Cuomo, Lawmakers Agree to Tentative $133 Billion Budget

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Governor Andrew Cuomo and legislative leaders agreed to a budget plan that cuts spending by nearly $10 billion dollars, and does not raise any new taxes, scrapping proposals for a continued tax on the state’s millionaires.

Cuomo announced the deal, along with legislative leaders, after days of behind the scenes negotiations. Calling it "the people’s budget," Cuomo proclaimed a "new day" at a State Capitol infamous for its dysfunction.

"This is a budget that's not about the special interests, it's not about the lobbyists," Cuomo said.

The $132.5 billion dollar budget, if approved, represents a win for Cuomo, who made passing a budget that included spending cuts but no new taxes one of his top two priorities for his first legislative session. The plan spends 2 percent less than last year's budget.

The agreement contains most of the $2 billion dollars in health care cuts recommended by the governor's Medicaid redesign panel, which
included many health care stakeholders, like hospitals and unions. It does not include a proposed $250,000 cap on medical malpractice pain and suffering awards.

Lawmakers also agreed to cut all but $272 million dollars of $1.5 billion dollars that Cuomo recommended in school aid reductions. And they agreed to shrink the state's prison system by 3,700 beds.

Assembly Speaker says the spending plan is "firmly grounded in reality" and is "fiscally responsible," but does contain real pain.

"This is a sobering budget," Silver said.

The announcement comes a full five days before the spending plan is due, and Senate majority Leader Dean Skelos, who said he's been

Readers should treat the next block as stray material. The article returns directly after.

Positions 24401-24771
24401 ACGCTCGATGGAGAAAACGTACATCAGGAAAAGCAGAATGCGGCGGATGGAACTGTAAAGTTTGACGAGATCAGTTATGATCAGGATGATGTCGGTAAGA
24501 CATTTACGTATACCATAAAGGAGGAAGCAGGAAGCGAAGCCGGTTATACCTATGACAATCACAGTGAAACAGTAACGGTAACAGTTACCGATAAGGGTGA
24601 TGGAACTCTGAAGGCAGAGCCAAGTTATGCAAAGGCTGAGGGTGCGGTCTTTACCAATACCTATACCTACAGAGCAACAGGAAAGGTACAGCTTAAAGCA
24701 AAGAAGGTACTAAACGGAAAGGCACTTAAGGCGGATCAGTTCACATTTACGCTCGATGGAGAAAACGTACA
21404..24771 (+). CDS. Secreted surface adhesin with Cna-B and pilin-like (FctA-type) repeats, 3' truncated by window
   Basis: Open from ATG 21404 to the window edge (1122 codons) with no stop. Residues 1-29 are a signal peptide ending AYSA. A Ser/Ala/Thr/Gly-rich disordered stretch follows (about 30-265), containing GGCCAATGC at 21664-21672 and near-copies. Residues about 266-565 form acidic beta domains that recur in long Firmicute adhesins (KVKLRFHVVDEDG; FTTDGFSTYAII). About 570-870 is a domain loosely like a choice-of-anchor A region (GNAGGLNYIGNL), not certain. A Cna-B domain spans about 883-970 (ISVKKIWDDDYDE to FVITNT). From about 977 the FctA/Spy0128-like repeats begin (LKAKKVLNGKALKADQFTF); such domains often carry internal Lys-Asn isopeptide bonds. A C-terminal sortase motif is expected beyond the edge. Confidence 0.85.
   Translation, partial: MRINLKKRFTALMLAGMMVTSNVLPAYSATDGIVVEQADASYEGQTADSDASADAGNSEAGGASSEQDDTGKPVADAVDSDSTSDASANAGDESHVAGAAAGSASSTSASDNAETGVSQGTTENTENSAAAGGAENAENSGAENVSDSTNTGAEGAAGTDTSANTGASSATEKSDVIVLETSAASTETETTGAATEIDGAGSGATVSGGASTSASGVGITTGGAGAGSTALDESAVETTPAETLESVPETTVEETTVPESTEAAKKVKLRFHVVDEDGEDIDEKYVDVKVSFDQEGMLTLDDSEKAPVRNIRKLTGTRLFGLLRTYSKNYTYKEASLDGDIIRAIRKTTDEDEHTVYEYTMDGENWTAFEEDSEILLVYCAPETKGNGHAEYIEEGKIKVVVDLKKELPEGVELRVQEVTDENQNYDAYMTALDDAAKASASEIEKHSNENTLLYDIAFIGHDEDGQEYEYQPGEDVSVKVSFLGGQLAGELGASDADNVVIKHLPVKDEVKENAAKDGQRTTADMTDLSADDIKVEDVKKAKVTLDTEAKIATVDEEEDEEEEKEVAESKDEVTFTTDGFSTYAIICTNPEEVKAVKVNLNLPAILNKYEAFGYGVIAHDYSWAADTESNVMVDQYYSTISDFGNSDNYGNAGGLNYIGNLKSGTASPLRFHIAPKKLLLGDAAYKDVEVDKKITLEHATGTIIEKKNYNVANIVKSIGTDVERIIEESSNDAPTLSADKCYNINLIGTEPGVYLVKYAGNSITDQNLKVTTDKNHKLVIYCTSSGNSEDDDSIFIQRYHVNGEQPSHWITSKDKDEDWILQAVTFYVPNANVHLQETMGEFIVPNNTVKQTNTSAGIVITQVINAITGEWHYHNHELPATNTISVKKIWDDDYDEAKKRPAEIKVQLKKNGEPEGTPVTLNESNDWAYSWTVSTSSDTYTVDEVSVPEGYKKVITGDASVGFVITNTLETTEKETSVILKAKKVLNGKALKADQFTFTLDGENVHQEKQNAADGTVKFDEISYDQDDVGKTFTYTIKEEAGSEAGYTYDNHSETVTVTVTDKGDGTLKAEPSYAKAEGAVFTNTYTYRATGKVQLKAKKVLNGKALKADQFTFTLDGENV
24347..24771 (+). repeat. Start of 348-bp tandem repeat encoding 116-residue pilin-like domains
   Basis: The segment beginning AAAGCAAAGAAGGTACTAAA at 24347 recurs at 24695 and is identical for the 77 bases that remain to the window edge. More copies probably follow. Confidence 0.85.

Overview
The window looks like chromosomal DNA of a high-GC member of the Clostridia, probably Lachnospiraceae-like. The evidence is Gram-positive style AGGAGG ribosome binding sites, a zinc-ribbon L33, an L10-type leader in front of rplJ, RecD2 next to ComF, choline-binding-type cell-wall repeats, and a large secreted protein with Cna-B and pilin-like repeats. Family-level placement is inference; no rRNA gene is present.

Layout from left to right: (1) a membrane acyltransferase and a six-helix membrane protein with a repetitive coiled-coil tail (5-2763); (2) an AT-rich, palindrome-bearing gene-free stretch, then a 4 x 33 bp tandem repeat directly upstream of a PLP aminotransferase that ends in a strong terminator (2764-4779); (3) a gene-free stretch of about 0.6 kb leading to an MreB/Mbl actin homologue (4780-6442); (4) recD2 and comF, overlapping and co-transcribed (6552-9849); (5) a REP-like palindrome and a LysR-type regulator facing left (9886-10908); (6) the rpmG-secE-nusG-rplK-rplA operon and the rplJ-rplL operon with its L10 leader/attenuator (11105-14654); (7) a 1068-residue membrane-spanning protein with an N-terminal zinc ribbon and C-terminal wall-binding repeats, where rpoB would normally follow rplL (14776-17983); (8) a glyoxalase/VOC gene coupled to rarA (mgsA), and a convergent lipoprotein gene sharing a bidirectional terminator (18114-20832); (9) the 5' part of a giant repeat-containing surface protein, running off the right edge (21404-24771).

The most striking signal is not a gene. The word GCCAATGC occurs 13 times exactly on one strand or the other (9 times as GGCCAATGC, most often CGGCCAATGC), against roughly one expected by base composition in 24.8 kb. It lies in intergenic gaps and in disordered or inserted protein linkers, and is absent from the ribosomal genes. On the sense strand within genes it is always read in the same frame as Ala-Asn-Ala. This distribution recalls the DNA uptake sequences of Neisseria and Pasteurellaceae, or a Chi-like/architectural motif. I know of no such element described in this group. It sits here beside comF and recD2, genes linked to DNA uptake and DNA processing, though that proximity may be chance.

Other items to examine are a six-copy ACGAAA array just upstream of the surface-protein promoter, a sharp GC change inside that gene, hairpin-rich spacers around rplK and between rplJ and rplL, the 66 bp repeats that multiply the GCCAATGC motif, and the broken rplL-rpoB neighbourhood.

"delighted" with the process, says the budget "sends a message to the business community that New York State is prepared to work with you."

The spending plan does not include extension of an income tax surcharge on millionaires to close the deficit, something many Democrats and advocacy groups had sought. A spokesman for the Alliance of Quality Education, a pro school funding group, said the budget makes "heartlessly large cuts to schools to finance tax cuts for millionaires."

Kathryn Wylde, with the business group the Partnership for New York City, called the budget deal "a dramatic reversal in the tax and spend habits of Albany that drove this state to the brink of financial disaster."

Cuomo held significant power over the legislature in the form of a new budget device first used by former Governor David Paterson. Cuomo had threatened that if lawmakers did not agree to a budget by the April 1 deadline, he would jam his entire spending plan through in the very first budget extender. It would have left lawmakers little choice — they would either have to pass Cuomo's budget, or be blamed for shutting down the government.

Through negotiations, lawmakers were able to achieve some of what they wanted in the budget: some school funding restorations, likely
to key areas in rural upstate regions and on Long Island, as well as $86 million dollars restored to public colleges and universities and
$91 million dollars for unspecified human service needs.

Assembly Democrats supported the tax on the rich but failed in efforts to include in the final deal. They were successful in pushing back on the medical malpractice cap, which many also opposed. And Senate Republicans were able to achieve some control over the
closing of prisons, many of them in upstate districts represented by GOP Senators. Cuomo has now agreed to consult with the legislature before he orders prison closures later this year.

Lawmakers also signed off on Cuomo’s plan to create 10 regional economic development councils to try to create jobs and improve the
economy. And they agreed to merge the state’s banking and insurance departments into one financial services agency.

Not all the i’s are dotted and t’s crossed in the budget deal, Cuomo calls it a "definitive framework," but said he hopes the legislature
can start passing bills as early as Tuesday.